A Fed love story: Janet Yellen meets her match


By Marilyn W. Thompson and Jonathan Spicer

Sept 29 (Reuters) - Janet Yellen found love at the FederalReserve. She met him at a luncheon in 1977, launching awhirlwind romance that led to marriage in less than a year.

In connecting with George Akerlof, then on a temporaryassignment at the Fed's research division in Washington, Yellendiscovered not just a soul mate but an intellectual equal withsimilar views about the societal impact of economic policy.

Together, they formed one of the pre-eminent power couplesof modern economics. They collaborated on ambitious researchwhile holding increasingly demanding jobs and raising a son whogrew up to share their academic passion.

Yellen, who is currently the No. 2 official at the Fed, isexpected to win nomination from President Barack Obama to becomeits next chairman, replacing retiring Ben Bernanke. If approvedby the Senate, her appointment would crack one of the highestU.S. glass ceilings and make her the first woman to head thecentral bank in its 100-year history.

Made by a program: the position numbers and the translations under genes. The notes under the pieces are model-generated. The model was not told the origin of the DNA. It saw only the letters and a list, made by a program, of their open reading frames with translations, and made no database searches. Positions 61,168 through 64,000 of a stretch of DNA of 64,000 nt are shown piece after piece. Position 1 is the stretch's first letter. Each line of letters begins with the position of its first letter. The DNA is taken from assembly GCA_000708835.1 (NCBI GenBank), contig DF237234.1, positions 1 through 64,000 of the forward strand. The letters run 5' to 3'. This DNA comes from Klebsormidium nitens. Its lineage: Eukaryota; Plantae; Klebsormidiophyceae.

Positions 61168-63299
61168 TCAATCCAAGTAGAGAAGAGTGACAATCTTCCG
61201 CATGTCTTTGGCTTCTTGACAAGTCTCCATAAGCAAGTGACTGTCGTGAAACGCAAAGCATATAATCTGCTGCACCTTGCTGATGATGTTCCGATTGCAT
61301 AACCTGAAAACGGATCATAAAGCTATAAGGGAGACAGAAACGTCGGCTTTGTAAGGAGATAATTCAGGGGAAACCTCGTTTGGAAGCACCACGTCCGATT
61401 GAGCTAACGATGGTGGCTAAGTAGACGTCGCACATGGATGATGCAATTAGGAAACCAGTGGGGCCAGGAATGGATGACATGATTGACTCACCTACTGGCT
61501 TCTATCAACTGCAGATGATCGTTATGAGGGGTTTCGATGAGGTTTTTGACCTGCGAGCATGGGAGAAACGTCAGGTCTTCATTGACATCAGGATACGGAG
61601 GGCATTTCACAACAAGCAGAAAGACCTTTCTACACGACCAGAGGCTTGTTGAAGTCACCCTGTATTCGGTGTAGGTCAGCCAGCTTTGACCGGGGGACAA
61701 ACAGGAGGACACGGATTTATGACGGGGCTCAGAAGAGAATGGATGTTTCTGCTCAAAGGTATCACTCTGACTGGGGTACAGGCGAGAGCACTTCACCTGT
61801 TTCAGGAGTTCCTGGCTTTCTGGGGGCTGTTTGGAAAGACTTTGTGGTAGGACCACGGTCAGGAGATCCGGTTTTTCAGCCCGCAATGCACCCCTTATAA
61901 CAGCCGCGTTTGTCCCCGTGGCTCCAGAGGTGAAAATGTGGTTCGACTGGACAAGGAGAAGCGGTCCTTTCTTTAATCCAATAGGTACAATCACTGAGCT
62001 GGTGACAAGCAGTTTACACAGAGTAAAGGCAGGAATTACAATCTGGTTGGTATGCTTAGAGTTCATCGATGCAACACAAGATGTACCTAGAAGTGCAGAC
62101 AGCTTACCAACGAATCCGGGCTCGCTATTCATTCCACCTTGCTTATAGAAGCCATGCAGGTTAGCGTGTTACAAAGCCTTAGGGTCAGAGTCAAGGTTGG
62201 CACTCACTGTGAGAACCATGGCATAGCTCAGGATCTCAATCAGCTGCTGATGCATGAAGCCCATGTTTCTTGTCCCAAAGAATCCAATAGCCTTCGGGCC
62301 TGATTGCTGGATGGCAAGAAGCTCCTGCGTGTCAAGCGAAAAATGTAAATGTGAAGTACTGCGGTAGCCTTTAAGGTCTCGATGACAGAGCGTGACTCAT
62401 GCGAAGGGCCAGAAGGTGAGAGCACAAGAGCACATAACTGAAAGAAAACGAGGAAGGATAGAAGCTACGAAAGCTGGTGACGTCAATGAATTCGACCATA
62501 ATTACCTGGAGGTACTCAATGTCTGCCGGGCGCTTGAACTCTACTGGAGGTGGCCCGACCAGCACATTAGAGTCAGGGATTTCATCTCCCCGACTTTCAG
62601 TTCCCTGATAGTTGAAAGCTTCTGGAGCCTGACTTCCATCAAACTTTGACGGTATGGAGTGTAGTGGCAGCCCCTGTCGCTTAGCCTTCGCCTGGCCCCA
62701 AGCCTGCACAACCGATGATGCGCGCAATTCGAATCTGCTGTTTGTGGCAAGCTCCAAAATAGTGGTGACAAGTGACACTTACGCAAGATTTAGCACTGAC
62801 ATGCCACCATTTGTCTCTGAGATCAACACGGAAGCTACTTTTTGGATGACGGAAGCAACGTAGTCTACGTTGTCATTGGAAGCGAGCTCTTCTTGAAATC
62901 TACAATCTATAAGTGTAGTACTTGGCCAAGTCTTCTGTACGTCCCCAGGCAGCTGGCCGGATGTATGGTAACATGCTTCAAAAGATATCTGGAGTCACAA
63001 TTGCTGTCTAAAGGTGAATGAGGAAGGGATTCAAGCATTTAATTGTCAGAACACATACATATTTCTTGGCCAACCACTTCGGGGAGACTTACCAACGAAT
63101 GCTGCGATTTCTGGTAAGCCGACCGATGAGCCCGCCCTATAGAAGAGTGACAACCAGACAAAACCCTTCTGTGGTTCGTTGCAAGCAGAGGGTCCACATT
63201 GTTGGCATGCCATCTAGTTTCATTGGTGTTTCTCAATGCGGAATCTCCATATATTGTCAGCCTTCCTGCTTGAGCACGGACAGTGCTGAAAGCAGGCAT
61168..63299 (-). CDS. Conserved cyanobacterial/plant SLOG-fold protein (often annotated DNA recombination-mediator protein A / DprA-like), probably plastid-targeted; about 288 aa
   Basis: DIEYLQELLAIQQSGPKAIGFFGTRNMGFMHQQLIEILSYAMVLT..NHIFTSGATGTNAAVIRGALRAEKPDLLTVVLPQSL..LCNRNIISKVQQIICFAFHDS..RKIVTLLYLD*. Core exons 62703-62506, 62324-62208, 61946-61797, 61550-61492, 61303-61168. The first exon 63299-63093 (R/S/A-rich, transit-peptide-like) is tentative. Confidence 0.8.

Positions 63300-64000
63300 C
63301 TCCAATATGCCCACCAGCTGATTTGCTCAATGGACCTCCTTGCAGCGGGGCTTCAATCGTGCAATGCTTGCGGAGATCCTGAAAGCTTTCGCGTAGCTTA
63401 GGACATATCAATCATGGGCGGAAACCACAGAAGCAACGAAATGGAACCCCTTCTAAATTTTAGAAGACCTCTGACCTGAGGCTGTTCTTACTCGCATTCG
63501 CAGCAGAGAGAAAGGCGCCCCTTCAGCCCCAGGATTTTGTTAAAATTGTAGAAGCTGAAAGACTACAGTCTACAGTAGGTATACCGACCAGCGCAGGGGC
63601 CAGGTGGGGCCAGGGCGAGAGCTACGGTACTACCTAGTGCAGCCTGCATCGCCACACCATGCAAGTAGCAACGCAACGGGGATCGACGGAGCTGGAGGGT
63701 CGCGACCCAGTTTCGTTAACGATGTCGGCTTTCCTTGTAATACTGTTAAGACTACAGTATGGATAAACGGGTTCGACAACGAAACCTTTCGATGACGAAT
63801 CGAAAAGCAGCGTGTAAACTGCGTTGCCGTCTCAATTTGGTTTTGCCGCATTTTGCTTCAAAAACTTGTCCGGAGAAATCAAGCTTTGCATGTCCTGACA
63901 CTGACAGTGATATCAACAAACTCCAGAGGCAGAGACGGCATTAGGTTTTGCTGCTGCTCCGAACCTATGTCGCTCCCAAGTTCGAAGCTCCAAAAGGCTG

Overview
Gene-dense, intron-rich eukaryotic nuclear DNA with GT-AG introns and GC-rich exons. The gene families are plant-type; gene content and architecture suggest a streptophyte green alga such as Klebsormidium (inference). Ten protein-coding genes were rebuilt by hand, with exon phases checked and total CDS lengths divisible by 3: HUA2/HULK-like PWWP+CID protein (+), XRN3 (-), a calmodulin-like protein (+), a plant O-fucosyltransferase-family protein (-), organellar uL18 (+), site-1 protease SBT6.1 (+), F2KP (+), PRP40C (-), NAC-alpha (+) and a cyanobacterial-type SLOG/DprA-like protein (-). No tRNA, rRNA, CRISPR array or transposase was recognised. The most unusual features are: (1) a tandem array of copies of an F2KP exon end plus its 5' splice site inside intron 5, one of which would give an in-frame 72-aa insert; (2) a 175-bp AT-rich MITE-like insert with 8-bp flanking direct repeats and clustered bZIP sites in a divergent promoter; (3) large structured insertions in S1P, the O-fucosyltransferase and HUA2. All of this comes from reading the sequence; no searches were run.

But the influence of her husband in shaping her thinking andprofessional success cannot be overestimated, say those who haveknown the couple for decades. Yellen and Akerlof declinedinterview requests.

The support went both ways. Yellen helped Akerlof maintainthe focus that distinguished his academic work, highlighted in2001 when he shared a Nobel Prize in economics. He later wrotein an autobiography for The Nobel Foundation (posted onNobelprize.org) about happily collaborating with his wife formore than a decade.

"Not only did our personalities mesh perfectly, but we havealso always been in all but perfect agreement aboutmacroeconomics. Our lone disagreement is that she is a bit moresupportive of free trade than I," he wrote.

Yellen, 67, came to the Fed in 1977 from Harvard Universityafter a recruiting effort that involved Ted Truman, then aboutto take over the Fed's international finance division. Trumanhad known Yellen since 1967 when she came to Yale University topursue her PhD in economics; he was a junior professor and heardher oral exam.

The recruiters faced an uphill battle because Yellen wasteaching at Harvard University and her early research made her asought-after talent. But she took the Fed job to work onprojects in trade and financial studies.